Iowa House Majority Leader Chris Hagenow is committed to preserving Iowa’s “great system” of having a non-partisan commission draw new political maps following each ten-year census, he told Bleeding Heartland on February 25. Iowa’s redistricting process has been a model for the country since the 1970s. I’ve been concerned that during the next few years, Republicans might use their political power to enact a new redistricting law. Following the 2010 census, gerrymandering gave the GOP airtight state legislative majorities in Pennsylvania, Michigan, and Wisconsin, and several other states.
Since the majority leader controls which legislation reaches the Iowa House floor, I asked Hagenow after a February 25 public forum in Clive whether he would ever consider supporting a bill to change Iowa’s redistricting process. “No, we’re not doing that,” he said emphatically. Would he consider such legislation in 2019 and 2020, if Republicans still control both chambers? “No, I don’t want that. We have a great system.”
I noted that everywhere Republicans have had the trifecta during the last decade, they have gerrymandered. Hagenow responded, “We have not had that conversation. I think we’ve got a great system. I think that we should continue with that system.”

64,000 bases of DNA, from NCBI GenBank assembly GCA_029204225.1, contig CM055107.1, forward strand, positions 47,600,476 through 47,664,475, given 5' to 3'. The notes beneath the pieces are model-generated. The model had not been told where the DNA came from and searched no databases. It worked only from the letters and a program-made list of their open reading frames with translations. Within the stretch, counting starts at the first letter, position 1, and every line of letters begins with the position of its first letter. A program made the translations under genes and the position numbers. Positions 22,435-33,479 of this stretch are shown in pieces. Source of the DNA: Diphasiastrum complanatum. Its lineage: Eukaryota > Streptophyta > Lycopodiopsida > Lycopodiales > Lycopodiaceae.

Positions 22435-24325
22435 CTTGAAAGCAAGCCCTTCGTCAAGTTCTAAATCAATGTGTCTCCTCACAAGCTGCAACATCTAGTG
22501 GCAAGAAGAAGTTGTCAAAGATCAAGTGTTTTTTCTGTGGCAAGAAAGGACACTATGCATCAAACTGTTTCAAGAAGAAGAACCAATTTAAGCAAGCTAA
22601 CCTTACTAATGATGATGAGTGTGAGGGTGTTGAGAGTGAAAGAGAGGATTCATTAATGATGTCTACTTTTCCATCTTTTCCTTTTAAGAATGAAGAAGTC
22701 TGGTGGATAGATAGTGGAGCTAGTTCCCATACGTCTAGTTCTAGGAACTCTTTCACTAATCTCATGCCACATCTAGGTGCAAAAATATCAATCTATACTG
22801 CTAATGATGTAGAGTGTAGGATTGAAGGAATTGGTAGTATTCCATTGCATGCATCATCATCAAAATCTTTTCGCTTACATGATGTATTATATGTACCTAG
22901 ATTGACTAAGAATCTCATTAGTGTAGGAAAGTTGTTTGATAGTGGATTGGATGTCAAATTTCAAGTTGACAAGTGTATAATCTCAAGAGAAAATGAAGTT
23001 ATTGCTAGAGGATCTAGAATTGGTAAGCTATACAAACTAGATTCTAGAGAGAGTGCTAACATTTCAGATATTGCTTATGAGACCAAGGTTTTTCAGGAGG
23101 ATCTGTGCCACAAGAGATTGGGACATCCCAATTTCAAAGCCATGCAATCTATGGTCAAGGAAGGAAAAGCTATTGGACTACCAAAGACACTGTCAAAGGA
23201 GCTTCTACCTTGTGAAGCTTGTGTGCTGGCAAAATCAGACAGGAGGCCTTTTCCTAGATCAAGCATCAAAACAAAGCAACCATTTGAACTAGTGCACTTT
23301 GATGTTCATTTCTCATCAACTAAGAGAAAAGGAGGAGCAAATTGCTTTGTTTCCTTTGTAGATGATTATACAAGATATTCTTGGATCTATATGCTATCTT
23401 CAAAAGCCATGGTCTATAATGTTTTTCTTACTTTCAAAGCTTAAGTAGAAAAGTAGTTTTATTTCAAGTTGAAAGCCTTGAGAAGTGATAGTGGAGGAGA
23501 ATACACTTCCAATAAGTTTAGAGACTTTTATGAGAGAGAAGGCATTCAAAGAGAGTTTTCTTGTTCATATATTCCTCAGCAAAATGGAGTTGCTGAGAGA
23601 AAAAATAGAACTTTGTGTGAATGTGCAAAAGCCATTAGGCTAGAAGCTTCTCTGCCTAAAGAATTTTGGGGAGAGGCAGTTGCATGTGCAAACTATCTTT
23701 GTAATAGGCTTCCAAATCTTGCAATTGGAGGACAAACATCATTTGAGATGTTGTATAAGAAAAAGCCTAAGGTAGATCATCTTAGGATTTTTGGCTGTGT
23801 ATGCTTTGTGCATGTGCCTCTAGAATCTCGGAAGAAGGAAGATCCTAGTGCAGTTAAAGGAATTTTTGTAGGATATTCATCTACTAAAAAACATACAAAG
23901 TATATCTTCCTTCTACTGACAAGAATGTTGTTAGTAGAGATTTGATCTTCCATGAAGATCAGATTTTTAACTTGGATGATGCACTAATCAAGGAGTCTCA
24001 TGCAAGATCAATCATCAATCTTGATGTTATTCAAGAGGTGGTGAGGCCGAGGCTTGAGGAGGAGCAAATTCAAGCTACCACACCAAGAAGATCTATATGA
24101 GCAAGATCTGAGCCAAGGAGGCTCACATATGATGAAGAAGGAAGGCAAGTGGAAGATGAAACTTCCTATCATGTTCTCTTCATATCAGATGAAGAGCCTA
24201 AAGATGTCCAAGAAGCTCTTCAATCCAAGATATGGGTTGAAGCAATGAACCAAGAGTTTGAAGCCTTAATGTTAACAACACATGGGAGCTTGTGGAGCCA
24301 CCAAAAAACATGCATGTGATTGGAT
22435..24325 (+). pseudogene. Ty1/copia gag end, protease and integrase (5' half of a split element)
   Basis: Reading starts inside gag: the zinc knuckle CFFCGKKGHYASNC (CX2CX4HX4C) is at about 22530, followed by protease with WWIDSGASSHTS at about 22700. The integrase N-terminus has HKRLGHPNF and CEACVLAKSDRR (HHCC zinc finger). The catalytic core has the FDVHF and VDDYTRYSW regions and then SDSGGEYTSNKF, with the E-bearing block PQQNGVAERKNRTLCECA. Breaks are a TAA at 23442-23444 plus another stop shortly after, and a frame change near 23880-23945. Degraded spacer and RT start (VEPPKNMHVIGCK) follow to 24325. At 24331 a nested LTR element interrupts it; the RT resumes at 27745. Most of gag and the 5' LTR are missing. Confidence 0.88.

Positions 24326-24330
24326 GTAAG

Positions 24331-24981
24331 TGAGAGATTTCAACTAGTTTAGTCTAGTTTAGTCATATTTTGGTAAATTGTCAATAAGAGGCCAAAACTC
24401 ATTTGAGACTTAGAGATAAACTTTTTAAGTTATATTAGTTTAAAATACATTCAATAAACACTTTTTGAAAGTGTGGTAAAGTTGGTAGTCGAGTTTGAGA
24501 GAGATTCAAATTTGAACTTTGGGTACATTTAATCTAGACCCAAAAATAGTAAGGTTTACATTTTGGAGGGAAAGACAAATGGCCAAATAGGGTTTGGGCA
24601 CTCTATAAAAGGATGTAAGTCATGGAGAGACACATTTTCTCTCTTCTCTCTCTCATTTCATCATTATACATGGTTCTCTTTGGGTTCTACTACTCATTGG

Even if Republicans retain the governorship and Iowa House and Senate majorities in 2018? “Yes. We’ve got a great system.”
A few minutes later, I put the same question to Republican Senator Charles Schneider, who serves as Iowa Senate majority whip. “I will never support that,” he said without hesitation. You will never support gerrymandering? “Nope, never.” Even if Republicans control the legislative and executive branches after 2018? “Never. What we have right now is fair.”
I will follow up with House Speaker Linda Upmeyer, Senate Majority Leader Bill Dix, and Lieutenant Governor Kim Reynolds, to see if they also will unequivocally promise to protect non-partisan redistricting in Iowa. The more Republican elected officials we can get on the record now, the better. In November, staff for Governor Terry Branstad did not respond to my e-mails seeking comment on whether the governor would rule out signing a bill that replaced the current system with rules allowing the political party in control of the legislature to draw new legislative and Congressional districts.